Cancer patients are increasingly being treated based on their inherited genetics - and it's putting doctors in a difficult position

Cancer patients are increasingly being treated based on their inherited genetics - and it's putting doctors in a difficult position

Helix DNA 7

Hollis Johnson

  • Cancer doctors are increasingly turning to genetics test to help them treat their patients with advanced forms of cancer.
  • But as we learn more about the genetics, we're learning that a lot of it is connected to the genes we inherit, as opposed to the mutations that arise in tumors.
  • That's putting doctors in a difficult position, because that information can have implications on not just the cancer patient, but his or her whole family.

It started to hit Dr. David Nanus, chief of hematology and oncology at Weill Cornell Medicine and NewYork-Presbyterian.

About one in 10 of the patients he sees with a condition like advanced prostate cancer has a mutation in their DNA associated with the cancer that can be useful in treating the disease. So testing that inherited DNA is becoming a more common occurrence.

But what happens when that test comes back with a positive result for a hereditary genetic mutation?

"If I have a prostate cancer patient who's 65 years old and has a BRCA2 mutation, and advanced prostate cancer, that's fine, but what about his son who's 30 and may have inherited it or his young daughter who's now may be at risk for breast cancer?" Nanus said.


Those family members, if also carrying the mutation, may have to consider things like regular screenings, or even preventive surgical procedures. At this point, he typically refers the family out for genetic counseling.

For Nanus, the gravity of the genetic information he communicated to his patients clicked into place when thinking about treating an Ashkenazi Jewish man with big family.

"It's when you have an Ashkenazi jewish family with 14 children," Nanus said. "If you have a patient that's positive, that means statistically, seven out of his children are going to be positive. It's a one out of two chance of inheriting it. That's where it sort of hits you, it's like 'Holy cow, this is not just this guy, it could be 100 people.'"

That realization led Nanus to bring the issue up with National Cancer Institute director Dr. Norman Sharpless. At the end of a presentation about Sharpless' plans for the institute under the Trump administration, Nanus asked how best to deal with this situation.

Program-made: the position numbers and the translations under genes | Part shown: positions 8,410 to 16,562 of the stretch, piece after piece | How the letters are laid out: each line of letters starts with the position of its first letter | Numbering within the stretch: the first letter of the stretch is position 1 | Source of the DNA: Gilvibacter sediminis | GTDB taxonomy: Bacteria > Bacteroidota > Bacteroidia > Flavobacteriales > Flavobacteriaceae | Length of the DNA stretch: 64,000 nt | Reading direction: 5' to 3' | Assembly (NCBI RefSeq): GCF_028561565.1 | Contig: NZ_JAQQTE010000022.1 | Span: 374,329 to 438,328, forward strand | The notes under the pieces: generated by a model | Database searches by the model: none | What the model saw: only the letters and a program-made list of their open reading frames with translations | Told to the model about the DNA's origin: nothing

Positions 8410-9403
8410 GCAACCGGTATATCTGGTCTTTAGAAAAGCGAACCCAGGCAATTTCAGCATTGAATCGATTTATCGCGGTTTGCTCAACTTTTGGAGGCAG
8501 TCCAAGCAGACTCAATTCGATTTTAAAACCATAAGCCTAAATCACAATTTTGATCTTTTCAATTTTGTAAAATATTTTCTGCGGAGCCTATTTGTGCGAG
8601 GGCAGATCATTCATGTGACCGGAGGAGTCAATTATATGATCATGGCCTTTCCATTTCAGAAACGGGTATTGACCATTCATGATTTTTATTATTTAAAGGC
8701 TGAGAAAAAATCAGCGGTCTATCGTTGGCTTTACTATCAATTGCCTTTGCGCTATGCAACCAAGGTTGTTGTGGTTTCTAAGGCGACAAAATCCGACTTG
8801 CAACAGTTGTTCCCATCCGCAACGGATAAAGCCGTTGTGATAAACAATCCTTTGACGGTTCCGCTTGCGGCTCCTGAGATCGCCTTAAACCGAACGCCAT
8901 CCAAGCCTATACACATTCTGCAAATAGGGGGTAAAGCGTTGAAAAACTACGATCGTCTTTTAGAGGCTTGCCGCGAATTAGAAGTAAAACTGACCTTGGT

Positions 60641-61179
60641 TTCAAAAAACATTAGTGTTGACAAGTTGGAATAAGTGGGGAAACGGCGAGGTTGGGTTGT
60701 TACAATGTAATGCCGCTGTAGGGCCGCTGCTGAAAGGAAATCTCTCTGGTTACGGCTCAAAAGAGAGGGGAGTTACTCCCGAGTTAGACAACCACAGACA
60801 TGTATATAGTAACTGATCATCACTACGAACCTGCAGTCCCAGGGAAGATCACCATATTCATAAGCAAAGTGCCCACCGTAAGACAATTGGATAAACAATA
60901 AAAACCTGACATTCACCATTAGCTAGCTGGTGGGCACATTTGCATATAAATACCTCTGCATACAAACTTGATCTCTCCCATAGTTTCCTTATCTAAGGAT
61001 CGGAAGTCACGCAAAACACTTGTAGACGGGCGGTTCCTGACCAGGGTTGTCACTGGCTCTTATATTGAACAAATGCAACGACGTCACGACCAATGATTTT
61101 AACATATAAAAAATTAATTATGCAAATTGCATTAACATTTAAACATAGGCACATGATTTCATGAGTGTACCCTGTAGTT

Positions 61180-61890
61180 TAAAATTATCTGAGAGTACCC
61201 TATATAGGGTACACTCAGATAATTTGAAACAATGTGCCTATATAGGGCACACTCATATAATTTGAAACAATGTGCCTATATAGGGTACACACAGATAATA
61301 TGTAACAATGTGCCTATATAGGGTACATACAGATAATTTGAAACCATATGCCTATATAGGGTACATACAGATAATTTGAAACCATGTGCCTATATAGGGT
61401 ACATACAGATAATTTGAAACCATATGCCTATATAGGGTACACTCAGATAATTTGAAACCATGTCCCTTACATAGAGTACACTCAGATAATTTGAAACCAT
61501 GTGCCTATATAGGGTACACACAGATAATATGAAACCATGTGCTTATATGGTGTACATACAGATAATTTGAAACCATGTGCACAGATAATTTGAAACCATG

The question was in part in response to a February update to the National Comprehensive Cancer Network's prostate cancer guidelines, recommending germline genetic testing (that is, the DNA you inherit) and counseling to men with certain forms of prostate cancer. Separately, in March, 23andMe got FDA clearance to provide reports on three BRCA1/BRCA2 gene mutations that are associated with an increased risk of certain cancers.


Nanus asked:

"So in solid tumors now, we're recognizing with the sequencing, there's a lot of genetically inherited mutations. And we're faced with this genetic counseling, germline mutation analysis - I'm just curious, what's the NCI's position on this going forward?"

It's a difficult situation. Knowing what mutations you have can be a key part of understanding your risk of getting certain types of cancer. For people diagnosed with cancer, knowing those mutations - both the ones you inherited and the ones found in the tumor itself - can be useful for treating the disease.

"It also has a whole can of worms" Sharpless said in response to the question, because knowing the hereditary mutations associated with cancer not only impact you, but the people you pass along your genetic code to: your children and grandchildren.

How to proceed

When it comes to genetic mutations, some have been clearly associated with a particular cancer. For example, risk of getting breast cancer in women goes from 7% to an average of 55-65% when you have the BRCA1 or 2 gene mutation.


But there are also a lot of genetic mutations out there that are called "variants of unknown significance" which may or may not have a link to a particular disease. That makes communicating the results even more tricky.

For now, Sharpless recommends a cautious approach.

"I think what should be done today is one should adopt an extremely cautious position about what you're going to tell the patient," Sharpless said. "Any germline event that's going to be communicated to the patient has to be a really clear pathogenic event."

Genetic counselors, like National Society of Genetic Counselors cancer expert Joy Larsen Haidle, want to be viewed as teammates.

"This is the crossroads where our specialties are going to be merging, and working in parallel to make sure that we get the right test and the information is right," Larsen Haidle said.


For Nanus, the genetic components of cancer are already something he thinks about when treating each patient, along with their other health conditions like heart disease. Ideally, he'd like to see some guidelines put in place that could help doctors navigate the implications of a person's genetics on their cancer risk, not just for themselves but for their families.

"It is here already, I think it'll just be a growing field, and at some point the NCI will have to bring in the experts around the country and come up with some better guidance for the average doctor, internist and oncologist," Nanus said.